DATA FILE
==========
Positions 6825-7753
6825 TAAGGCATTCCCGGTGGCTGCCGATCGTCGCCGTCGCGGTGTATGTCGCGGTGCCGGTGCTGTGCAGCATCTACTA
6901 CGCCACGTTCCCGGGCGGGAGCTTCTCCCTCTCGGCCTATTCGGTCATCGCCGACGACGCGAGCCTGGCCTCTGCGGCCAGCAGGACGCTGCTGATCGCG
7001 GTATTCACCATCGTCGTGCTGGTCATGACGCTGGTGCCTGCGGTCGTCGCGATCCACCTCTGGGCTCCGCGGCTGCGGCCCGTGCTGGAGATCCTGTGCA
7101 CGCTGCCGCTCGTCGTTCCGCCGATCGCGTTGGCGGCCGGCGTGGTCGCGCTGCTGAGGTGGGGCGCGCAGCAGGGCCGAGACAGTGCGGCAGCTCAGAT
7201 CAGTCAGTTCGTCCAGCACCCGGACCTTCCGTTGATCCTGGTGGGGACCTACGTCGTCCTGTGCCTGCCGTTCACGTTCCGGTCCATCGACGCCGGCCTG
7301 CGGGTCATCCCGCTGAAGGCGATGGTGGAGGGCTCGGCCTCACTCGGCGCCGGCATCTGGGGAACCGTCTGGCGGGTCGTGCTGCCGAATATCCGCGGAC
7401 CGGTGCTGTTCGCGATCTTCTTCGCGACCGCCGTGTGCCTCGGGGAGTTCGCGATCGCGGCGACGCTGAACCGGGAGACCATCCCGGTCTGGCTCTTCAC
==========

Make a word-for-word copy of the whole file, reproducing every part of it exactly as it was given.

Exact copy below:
Positions 6825-7753
6825 TAAGGCATTCCCGGTGGCTGCCGATCGTCGCCGTCGCGGTGTATGTCGCGGTGCCGGTGCTGTGCAGCATCTACTA
6901 CGCCACGTTCCCGGGCGGGAGCTTCTCCCTCTCGGCCTATTCGGTCATCGCCGACGACGCGAGCCTGGCCTCTGCGGCCAGCAGGACGCTGCTGATCGCG
7001 GTATTCACCATCGTCGTGCTGGTCATGACGCTGGTGCCTGCGGTCGTCGCGATCCACCTCTGGGCTCCGCGGCTGCGGCCCGTGCTGGAGATCCTGTGCA
7101 CGCTGCCGCTCGTCGTTCCGCCGATCGCGTTGGCGGCCGGCGTGGTCGCGCTGCTGAGGTGGGGCGCGCAGCAGGGCCGAGACAGTGCGGCAGCTCAGAT
7201 CAGTCAGTTCGTCCAGCACCCGGACCTTCCGTTGATCCTGGTGGGGACCTACGTCGTCCTGTGCCTGCCGTTCACGTTCCGGTCCATCGACGCCGGCCTG
7301 CGGGTCATCCCGCTGAAGGCGATGGTGGAGGGCTCGGCCTCACTCGGCGCCGGCATCTGGGGAACCGTCTGGCGGGTCGTGCTGCCGAATATCCGCGGAC
7401 CGGTGCTGTTCGCGATCTTCTTCGCGACCGCCGTGTGCCTCGGGGAGTTCGCGATCGCGGCGACGCTGAACCGGGAGACCATCCCGGTCTGGCTCTTCAC